SKF Group's headquarters in Gothenburg, Sweden (SKF).
The world's largest bearings maker SFK said it would acquire US-based Kaydon Corporation for $1.25bn in a bid to expand its business in North America.
The tender offer would start on 16 September and the acquisition is expected to be completed in the fourth quarter of 2013, subject to regulatory approvals.
Michigan-based Kaydon has over 2,100 employees worldwide and manufactures bearings, velocity control products and so-called specialty products. The company had sales of $475m (£305m, €362m) in 2012, with an adjusted operating profit of around 16%, according to an SKF statement.
Kaydon has a strong presence in North America, which accounts for 62% of its sales. Europe accounts for 24% of the company's sales.
The purchase will help Sweden-based SKF reduce its dependency on its home market, Europe, which still accounts for about 50% of its sales. It will also provide access to Kaydon's North American manufacturing footprint.
Kaydon's stock was trading 22.94% higher to $35.53 at 9:43am in New York on Thursday. SKF's stock was trading 0.22% higher to 180.40 Swedish kronas at 3:45pm in Stockholm on Thursday.
SKF has offered $35.50 per Kaydon share - 22% higher than the closing price on 3 September. The all-cash deal valued Kaydon at 12.7 times adjusted earnings before interest, tax, depreciation and amortization (EBITDA).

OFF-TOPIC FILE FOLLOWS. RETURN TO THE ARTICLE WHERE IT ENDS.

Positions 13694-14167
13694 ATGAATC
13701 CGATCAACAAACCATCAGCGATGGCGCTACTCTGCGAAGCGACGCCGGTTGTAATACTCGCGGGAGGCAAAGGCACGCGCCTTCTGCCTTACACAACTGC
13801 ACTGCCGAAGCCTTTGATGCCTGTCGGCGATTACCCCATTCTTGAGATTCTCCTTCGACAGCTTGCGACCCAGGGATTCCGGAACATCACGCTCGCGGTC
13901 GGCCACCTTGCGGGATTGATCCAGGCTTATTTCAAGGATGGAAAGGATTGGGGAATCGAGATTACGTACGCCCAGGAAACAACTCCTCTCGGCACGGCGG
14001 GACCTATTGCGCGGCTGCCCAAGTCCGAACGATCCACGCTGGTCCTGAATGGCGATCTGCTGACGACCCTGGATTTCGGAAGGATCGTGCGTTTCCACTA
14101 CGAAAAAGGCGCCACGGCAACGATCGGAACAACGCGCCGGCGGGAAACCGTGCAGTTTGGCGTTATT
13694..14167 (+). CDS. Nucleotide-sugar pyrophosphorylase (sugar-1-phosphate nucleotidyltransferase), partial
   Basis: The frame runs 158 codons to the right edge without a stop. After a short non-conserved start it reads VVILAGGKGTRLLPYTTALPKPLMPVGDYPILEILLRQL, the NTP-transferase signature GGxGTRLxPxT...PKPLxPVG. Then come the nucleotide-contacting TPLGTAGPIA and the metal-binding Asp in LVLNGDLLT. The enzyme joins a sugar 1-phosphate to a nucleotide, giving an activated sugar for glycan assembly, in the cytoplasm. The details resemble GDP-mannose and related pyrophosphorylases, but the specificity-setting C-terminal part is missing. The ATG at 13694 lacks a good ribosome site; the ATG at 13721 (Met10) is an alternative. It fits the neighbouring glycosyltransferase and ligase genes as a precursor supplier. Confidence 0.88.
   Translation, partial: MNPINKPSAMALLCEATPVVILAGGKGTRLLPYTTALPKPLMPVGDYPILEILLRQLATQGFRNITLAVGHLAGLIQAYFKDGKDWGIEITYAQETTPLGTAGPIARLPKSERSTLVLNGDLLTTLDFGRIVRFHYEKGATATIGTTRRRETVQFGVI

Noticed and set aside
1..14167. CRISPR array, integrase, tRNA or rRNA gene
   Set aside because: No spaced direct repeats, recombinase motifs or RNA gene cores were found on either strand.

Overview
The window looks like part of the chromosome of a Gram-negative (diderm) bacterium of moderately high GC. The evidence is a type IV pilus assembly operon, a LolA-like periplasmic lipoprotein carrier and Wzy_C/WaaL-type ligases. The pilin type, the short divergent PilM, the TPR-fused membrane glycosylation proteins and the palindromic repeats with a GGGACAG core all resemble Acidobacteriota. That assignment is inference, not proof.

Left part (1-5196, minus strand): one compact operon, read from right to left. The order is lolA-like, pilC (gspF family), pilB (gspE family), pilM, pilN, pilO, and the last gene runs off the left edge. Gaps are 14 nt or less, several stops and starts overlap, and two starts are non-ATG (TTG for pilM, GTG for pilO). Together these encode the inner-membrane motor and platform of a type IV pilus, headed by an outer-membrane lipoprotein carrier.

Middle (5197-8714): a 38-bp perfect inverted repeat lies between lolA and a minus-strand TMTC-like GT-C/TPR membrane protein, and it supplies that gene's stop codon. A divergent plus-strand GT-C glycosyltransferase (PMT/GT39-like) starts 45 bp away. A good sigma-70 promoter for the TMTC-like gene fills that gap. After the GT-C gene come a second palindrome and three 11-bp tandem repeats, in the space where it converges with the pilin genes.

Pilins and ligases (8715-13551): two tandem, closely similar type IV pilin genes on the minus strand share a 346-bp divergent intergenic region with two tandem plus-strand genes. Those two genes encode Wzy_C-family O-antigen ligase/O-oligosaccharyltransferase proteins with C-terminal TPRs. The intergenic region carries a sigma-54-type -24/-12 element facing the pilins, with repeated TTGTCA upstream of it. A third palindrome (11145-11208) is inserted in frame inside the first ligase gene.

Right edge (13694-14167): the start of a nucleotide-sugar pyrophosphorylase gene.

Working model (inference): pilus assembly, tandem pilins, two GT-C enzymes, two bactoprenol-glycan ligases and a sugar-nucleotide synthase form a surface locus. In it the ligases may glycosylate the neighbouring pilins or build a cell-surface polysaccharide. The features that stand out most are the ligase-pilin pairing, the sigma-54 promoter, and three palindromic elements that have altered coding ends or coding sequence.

"We have followed the development of Kaydon for a long time. They have a strong product portfolio, strong management and a solid financial performance ... In particular this acquisition, combined with our other activities, investments and acquisitions in the last few years, shows our strong commitment to the North American market," SKF President and Chief Executive Tom Johnstone said.
The move by SKF is expected to result in annual cost synergies of $30m. Sales synergies, such as being able to distribute Kaydon products through the SKF distribution network worldwide, are expected to hover around $50m.
JPMorgan was the exclusive financial advisor to SKF and Reed Smith provided legal counsel.
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